Russian Napster

02008-02-13 | Music | 2 comments

Tagoo Emerging as the Russian Napster? | Threat Level from Wired.com
The site, based in Russia, is on Tuesday’s “hotlist” in the popular social-bookmarking site del.icio.us. The apparent popularity of the music-pilfering site underscores what is already largely known: Russia, like China, is often a haven for intellectual property piracy.

2 Comments

  1. steve

    Interestingly enough, The Russian Federation signed on to the Berne Convention back in March, 1995 under Boris Yelsin… not that this apparently means anything now under Putin: they seem to be fairly immune to any type of intellectual/artistic/literary property rights law extant.

    I don’t know how well they complied with the Berne convention under the Yelsin government: I suppose without the distribution network (i.e., Internet), it’s much easier to meet your obligations, and more difficult to detect lapses, since there is nothing glaringly obvious as in the case of Tagoo.

    What this inevitably leads to is the so-called “Internet-tax”… I just don’t see any end to the technical ability to pirate, nor do I see governments such as Russia or China actually being proactive in this regard. The ISPs are going to have to create an escrow fund for pirated work in those countries that are Berne Convention compliant…the DOWNSIDE is the distribution of the escrow. Will the artists actually receive remuneration, or will it get eaten alive at the corporate/administrative level?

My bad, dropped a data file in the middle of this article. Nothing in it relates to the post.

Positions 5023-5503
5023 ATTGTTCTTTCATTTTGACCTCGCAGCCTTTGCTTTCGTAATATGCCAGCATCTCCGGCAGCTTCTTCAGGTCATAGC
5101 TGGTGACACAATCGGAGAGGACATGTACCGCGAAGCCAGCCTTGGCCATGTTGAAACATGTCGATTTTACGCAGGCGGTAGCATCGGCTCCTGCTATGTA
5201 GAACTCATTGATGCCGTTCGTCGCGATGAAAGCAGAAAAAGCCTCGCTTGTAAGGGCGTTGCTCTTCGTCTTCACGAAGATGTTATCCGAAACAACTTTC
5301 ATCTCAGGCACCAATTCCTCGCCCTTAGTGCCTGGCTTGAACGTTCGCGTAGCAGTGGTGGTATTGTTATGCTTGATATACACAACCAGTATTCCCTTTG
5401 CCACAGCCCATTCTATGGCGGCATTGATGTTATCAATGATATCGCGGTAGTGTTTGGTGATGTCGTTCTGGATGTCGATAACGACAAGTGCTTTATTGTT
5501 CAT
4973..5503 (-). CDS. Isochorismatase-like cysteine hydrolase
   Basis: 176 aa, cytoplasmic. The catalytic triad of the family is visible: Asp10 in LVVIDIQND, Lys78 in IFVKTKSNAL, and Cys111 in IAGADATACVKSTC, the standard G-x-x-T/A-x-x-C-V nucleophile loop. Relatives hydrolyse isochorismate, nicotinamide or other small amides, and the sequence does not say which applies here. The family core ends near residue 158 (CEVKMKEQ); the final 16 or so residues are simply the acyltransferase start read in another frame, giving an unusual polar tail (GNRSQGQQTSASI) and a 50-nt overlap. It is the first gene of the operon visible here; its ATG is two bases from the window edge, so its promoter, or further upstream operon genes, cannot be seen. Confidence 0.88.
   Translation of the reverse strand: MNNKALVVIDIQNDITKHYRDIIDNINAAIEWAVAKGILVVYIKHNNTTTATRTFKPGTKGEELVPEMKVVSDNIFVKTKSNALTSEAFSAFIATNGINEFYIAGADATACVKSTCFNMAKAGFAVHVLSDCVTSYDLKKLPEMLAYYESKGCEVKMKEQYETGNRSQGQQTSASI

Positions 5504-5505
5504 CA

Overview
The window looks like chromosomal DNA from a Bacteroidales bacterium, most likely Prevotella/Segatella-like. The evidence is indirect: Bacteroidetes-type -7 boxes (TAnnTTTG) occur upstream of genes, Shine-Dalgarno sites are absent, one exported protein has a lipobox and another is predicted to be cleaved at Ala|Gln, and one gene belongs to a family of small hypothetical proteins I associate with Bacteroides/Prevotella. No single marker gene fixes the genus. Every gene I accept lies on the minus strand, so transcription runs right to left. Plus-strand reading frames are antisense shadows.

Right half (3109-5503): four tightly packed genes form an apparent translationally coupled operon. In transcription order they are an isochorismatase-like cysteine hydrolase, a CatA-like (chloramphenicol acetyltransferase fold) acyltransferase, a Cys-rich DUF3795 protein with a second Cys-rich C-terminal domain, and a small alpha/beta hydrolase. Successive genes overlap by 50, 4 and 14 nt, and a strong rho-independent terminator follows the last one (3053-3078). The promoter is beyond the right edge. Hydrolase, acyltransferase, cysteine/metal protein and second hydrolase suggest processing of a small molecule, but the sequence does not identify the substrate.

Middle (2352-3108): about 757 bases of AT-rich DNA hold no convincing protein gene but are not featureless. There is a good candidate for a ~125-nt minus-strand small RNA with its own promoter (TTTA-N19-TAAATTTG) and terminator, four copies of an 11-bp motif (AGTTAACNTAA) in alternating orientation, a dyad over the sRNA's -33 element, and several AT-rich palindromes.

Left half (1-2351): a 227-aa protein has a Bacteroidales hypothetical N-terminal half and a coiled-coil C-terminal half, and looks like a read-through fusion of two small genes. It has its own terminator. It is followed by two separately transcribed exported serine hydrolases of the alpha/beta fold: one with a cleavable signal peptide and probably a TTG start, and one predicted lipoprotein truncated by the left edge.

Remember all the money that was raised at the Live Aid event for famine relief in Ethopia? A significant portion of the food that was distributed to Ethopia actually ended up rotting on the docks due government/local military corruption…

    Similar deal with ISP tax … how does one “guarantee” that the money gets where its supposed to go? Of course it could be argued that some distribution to the appropriate parties is better than none…which is true … I guess …

    Reply
  2. ottmar

    Well, Steve, BMI and ASCAP have about 70 years experience dividing radio and TV income for writers and publishers and by and large it has worked very well – I don’t see how dividing an ISP tax would be any harder than that. It should be much easier, actually. DJs used to have to write down every track and artist they played on a sheet that was sent in every wednesday… now we can embed something like the ISRC into every track and computers can keep track of what gets downloaded… In other words an ISP tax makes sense to me. I mean we all pay for 411, even though I haven’t used it even once in the last 5 or 6 years…

    Reply

Submit a Comment

Your email address will not be published.

Archives

Images